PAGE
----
Here I have added China to their sample as the heavy red line at the bottom (that's the one where we are trying to figure out what will happen).  I have also made the US a heavy black line to be easier to see.  Note that the US is in their sample, which should immediately give you pause, because I think we should view the US as essentially having been at or near the current technological productivity frontier at all times since the second world war.  I have also marked with a green horizontal dotted line the approximate $17k/capita level that they say is the average of the growth slowdowns.  A red vertical line is at 2015, where they say China is probably going to experience the same thing.

To illustrate some of the problems with their sample and procedure, I have removed all but three of the cases (also leaving in the US and China for comparison).  I am also marking with a purple circle some of their growth slowdowns.  These examples are not exhaustive of the issues with the sample, but are intended to illustrate a variety of classes of problems:


First, let's talk about Denmark (the blue line).  Eichengreen et al have a slowdown in Denmark in the years 1964/1965 in their sample.  Now, I'm not disputing that growth slowed down, but let me point out that this was a full fifty years before 2015.  Are we really sure that GDP/capita in Denmark in 1965 tells us a lot about GDP/capita in China fifty years later?  In particular, note that US GDP/capita has increased by a factor of close to three over the intervening time: there have been enormous increases in productivity in 50 years, and this means that a GDP/capita of $13,944 (in 2005 dollars) in Denmark in 1965 means something completely different than $13,944 (still in 2005 dollars) would mean today.  The same income level is a lot further from the technological productivity frontier today than it was then.  Nonetheless, they are including that data point in their sample.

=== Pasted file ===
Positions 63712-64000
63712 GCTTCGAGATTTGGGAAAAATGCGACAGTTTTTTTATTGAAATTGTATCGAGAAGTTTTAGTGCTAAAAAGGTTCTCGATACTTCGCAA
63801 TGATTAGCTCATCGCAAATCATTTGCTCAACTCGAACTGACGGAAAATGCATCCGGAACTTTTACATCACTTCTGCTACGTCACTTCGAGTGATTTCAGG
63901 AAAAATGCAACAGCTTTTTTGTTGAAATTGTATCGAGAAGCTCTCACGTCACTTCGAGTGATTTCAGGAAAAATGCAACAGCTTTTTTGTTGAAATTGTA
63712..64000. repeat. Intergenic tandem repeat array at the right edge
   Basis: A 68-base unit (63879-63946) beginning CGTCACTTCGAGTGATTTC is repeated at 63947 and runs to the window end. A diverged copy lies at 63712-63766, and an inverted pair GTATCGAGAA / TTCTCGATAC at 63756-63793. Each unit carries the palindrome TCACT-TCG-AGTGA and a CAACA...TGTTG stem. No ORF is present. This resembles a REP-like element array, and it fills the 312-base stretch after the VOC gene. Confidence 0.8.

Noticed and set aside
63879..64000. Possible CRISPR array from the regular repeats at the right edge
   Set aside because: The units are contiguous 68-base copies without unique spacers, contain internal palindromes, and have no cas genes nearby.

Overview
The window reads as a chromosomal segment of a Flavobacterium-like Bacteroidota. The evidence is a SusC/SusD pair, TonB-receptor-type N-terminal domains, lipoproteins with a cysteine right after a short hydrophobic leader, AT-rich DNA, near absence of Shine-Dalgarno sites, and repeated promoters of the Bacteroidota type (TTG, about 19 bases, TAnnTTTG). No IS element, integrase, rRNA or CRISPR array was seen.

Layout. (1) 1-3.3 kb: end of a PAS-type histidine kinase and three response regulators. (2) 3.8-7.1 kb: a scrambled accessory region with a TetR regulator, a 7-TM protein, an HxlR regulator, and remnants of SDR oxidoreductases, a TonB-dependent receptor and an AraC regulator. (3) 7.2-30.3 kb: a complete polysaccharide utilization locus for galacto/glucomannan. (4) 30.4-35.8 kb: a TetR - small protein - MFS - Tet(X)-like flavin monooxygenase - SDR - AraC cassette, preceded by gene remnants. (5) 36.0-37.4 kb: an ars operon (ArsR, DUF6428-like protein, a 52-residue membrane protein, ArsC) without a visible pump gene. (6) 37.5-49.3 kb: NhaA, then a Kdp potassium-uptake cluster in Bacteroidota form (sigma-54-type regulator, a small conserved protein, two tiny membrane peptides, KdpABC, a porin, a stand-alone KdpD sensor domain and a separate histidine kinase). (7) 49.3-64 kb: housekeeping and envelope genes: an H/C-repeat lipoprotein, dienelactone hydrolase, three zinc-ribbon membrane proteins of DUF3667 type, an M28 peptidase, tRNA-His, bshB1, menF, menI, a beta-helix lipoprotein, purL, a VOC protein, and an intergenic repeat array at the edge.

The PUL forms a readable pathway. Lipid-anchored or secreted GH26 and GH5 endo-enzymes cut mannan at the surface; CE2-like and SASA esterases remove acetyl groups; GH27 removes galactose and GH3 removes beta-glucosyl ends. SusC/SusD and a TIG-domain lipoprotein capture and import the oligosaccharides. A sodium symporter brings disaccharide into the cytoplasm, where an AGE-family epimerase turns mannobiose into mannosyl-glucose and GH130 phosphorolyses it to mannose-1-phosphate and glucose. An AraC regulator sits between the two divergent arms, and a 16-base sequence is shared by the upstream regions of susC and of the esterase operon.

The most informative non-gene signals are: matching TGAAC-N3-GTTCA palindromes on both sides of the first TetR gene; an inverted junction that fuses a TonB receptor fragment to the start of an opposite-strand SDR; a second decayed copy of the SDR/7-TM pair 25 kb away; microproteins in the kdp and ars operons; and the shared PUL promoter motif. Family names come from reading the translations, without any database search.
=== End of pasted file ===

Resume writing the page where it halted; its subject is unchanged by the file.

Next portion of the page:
Furthermore, Denmark, like another of my problematic cases, the Netherlands, is really not a very persuasive story of being a fast growing developing country that hit the limits of their ability to play catchup with the advanced countries.  Places like the Netherlands were already advanced countries in 1950, and the ratio of their GDP/capita to that of the US is relatively constant over time.  The Netherlands gets into the sample because of a growth slowdown in the early 1970s - three years are in the table in 1970, 1973, and 1974.  I have circled 1973/1974 as the most visible setback in the GDP/capita line.  But again - this is not a fast developing country hitting the limits of its ability to over-invest in catchup - there was an oil shock in 1973!  This is a story, like most of the advanced countries, of an oil-shock inducing a recession and a slowdown in growth.  Again, this can't possibly tell us much about the income level when China will hit the limits of catch-up.